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Black Minimalisms: Subterfuge, Pastiche, and Task in Choreographies of Routine Violence

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Abstract

This dissertation analyzes choreography and visual art that use discretion in performance to reflect on racial violence. The project recognizes distinct concepts of black minimalisms, theories and practices in historiography that stem from traditions of masked protest on slave plantations and fuse with the restraint of expression in postmodern dance. To build this framework, three recurring strategies used by black postmodern choreographer Ralph Lemon are analyzed: subterfuge, pastiche, and task. This research then deconstructs each element in a comparison of Lemon’s work to that of three feminist visual artists of color: Ana Mendieta, Alison Saar, and Nicole Miller. In their focus on the aftermath of violence, they turn to archaeological ruins, found materials and objects, and fragments of oral histories to reconstitute what has been destroyed. Each comparison produces its own version of black minimalism shaped by the artists’ relationship to postmodern dance genealogies, the African diaspora, and the Civil Rights Movement. The manner in which these artists deploy subterfuge, pastiche, and task-based choreography creates spaces to pause and reflect on violence. These approaches respond to communities that grieve losses that occur in rapid succession.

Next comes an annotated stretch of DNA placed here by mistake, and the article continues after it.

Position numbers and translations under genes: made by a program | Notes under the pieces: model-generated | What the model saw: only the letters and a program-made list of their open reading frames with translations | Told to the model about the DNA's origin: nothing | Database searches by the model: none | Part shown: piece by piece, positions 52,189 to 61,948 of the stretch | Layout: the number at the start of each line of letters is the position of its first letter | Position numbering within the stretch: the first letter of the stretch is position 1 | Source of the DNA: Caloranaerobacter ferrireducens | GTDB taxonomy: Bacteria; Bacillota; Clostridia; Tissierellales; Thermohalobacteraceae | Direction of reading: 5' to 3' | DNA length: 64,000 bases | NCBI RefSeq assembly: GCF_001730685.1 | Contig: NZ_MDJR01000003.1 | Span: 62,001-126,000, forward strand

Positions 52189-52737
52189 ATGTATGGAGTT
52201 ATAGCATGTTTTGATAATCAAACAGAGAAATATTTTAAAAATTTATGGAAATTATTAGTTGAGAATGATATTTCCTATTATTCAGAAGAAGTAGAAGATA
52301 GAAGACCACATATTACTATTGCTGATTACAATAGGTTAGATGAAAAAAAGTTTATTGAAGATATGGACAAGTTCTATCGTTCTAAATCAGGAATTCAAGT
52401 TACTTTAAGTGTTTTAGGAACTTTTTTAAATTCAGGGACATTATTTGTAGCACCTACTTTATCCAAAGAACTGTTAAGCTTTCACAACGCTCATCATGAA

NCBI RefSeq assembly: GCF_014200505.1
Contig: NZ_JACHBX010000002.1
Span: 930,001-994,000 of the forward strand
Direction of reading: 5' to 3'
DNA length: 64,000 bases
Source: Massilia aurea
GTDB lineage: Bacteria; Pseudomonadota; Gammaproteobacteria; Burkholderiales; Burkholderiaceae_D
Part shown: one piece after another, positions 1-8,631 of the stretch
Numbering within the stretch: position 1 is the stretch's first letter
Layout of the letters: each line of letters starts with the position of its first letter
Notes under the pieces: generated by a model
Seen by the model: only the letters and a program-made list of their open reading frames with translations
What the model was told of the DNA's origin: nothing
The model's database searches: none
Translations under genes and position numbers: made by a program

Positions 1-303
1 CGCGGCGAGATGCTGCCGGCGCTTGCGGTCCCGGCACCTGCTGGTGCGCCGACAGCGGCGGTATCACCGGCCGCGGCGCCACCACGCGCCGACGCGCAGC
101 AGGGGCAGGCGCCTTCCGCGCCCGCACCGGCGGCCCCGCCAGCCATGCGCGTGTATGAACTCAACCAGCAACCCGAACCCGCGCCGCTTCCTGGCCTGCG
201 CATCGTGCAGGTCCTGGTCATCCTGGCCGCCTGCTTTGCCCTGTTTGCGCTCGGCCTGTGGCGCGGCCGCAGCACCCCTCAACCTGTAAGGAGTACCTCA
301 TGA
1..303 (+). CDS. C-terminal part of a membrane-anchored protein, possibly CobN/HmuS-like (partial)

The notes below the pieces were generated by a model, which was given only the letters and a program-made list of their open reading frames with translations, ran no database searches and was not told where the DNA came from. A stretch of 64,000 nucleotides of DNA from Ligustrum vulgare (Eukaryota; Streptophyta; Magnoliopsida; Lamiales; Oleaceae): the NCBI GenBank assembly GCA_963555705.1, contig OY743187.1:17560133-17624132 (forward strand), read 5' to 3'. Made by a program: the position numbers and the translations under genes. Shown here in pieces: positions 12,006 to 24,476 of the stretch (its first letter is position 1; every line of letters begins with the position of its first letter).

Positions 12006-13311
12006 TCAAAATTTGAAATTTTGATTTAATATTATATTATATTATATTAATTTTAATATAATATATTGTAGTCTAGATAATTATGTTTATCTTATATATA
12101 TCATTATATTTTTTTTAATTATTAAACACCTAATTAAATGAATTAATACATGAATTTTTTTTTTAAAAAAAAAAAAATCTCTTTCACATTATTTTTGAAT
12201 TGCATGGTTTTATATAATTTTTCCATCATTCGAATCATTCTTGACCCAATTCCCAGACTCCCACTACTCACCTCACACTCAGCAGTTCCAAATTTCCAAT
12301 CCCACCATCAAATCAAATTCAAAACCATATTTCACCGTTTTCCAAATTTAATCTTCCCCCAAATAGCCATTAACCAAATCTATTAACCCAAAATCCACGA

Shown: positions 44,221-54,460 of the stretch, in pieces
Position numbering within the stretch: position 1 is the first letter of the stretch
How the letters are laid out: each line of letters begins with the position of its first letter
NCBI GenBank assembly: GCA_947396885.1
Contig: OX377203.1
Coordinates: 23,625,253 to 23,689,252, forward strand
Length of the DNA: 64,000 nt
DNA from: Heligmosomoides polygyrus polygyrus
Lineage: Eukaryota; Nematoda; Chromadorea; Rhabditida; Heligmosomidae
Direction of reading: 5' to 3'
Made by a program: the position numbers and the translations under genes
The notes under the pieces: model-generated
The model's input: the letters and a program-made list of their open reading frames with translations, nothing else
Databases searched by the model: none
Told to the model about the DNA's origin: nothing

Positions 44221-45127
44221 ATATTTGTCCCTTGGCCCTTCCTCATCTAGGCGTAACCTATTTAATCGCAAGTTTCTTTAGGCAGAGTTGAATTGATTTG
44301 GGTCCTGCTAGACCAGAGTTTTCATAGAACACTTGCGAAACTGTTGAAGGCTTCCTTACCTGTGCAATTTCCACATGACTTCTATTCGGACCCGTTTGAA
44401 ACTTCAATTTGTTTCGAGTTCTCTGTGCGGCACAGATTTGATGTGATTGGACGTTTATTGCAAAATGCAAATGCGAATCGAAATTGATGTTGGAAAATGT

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This item is under embargo until August 19, 2024.